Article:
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Articles in regional publications that pertain to a wide range of North Carolina-related topics.

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164 results for "North Carolina Naturalist"
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Record #:
34613
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The Prairie Ridge outdoor education facility of the North Carolina Museum of Natural Sciences opened its doors in 2004. Since then, many of the goals of the facility have been met, including a green classroom, a native garden, and trails through the land. They plan to continue research into bee studies, chimney swift surveys, and more after-school and at-risk youth programs.
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North Carolina Naturalist (NoCar QH 76.5 N8 N68), Vol. 22 Issue 4, Fall 2014, p4-5, il, por
Record #:
39512
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Among the things North Carolina Natural Museum’s staff voted as the best from its Nature Exploration Center and Nature Research Center: Diving Pelican, Coastal Hall Exhibit; Mountains to the Sea; Maine Lobster, Arthropod Zoo; Window on Animal Health; Micro World iLab; and Touchable Meteorites.
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Record #:
21043
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While this article cannot mention all the fossil sites in the state, it does serve as a brief guide to some of the more interesting ones. Among those listed with a brief description are the Triassic reptiles of the Research Triangle; Cretaceous Carolina: Traces of the dinosaurs; and Megalodon cruising grounds.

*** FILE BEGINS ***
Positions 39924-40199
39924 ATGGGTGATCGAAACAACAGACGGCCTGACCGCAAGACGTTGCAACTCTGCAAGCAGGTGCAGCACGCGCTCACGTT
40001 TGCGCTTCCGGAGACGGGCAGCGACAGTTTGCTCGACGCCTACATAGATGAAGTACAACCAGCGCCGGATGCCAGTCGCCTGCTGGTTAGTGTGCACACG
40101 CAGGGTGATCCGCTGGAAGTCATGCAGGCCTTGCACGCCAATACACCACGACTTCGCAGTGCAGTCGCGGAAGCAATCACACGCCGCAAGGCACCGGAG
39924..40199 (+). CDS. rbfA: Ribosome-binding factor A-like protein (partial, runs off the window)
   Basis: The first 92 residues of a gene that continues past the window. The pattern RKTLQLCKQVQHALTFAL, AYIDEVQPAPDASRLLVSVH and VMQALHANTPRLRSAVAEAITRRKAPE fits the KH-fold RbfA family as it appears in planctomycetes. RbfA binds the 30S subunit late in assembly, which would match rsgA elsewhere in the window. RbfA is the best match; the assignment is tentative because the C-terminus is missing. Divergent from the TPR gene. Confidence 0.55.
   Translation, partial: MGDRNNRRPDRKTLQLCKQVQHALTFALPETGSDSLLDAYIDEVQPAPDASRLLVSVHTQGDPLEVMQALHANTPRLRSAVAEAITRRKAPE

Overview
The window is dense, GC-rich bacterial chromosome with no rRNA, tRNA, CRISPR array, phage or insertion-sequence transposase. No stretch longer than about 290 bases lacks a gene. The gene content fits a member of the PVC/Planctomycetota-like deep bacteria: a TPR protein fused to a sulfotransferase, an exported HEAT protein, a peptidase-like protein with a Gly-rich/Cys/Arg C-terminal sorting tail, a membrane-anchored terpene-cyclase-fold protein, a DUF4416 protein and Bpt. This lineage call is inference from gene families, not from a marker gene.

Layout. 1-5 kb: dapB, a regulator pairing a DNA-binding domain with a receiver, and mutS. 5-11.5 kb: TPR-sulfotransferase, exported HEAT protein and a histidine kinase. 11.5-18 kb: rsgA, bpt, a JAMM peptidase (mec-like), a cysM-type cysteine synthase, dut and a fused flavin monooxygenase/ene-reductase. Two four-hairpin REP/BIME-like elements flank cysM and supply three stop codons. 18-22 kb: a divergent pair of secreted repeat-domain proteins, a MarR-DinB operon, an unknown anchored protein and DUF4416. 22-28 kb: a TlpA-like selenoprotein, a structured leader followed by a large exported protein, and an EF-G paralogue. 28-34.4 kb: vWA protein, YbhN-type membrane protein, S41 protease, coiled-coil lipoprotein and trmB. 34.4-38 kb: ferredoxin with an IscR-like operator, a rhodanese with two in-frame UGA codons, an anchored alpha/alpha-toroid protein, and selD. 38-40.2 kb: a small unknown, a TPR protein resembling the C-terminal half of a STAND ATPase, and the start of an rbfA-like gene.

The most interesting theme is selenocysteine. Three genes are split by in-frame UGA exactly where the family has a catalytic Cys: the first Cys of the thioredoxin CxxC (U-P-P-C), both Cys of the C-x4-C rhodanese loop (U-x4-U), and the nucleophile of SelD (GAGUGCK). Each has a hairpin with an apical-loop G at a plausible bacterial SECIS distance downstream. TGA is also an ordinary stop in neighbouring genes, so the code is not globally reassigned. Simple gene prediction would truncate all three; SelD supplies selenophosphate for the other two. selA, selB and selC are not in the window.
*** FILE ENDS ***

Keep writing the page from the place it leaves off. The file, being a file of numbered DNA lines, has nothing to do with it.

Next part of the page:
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North Carolina Naturalist (NoCar QH 76.5 N8 N68), Vol. 19 Issue 2, Fall/Win 2011, p4-7, il
Record #:
21027
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There are 58 different species of salamanders found in the state--the densest concentration anywhere in the world. Schulte describes the marbled salamander, which has a unique reproductive custom--it lays its eggs out of water.
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Record #:
34556
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New undertakings at the North Carolina Museum of Natural Sciences puts the spotlight on paleontology. The museum’s collection has grown, including fossils from species native to the region as well as those from around the world. Working with the University of North Carolina at Chapel Hill as opened up the possibility of further collaboration in order to ensure research that highlights native prehistoric species.
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North Carolina Naturalist (NoCar QH 76.5 N8 N68), Vol. 6 Issue 2, Fall/Winter 1998, p2-7, il, por, map
Record #:
35350
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Abstract:
As Emily Matthews alluded, this snipe’s tale could have ended from its collision into the NC Museum of Art facility. Through the efforts of the corpse’s discoverer and preservation tactics such as storage and tagging, though, this bird is part of the NCMoA’s collections.
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Record #:
35389
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This article, a companion to “What a Croc: Introducing the Carolina Butcher,” discussed the fossilized remains of a dinosaur that existed in NC at the same time as the Carolina Butcher. Included in the article was the number of remains, unique anatomical features, and how Aetosaurs came to be the ancestor to the crocodile.
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Record #:
21014
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Abstract:
Almost a year ago an Eastern screech owl arrived at the NC Museum of Natural Science from the Carolina Raptor Center in Charlotte. The owl had been struck by a car and the accident had left it nearly blind. If returned to the wild, the owl would die because of its inability to find food; however, it now has a future as part of the museum's educational programs.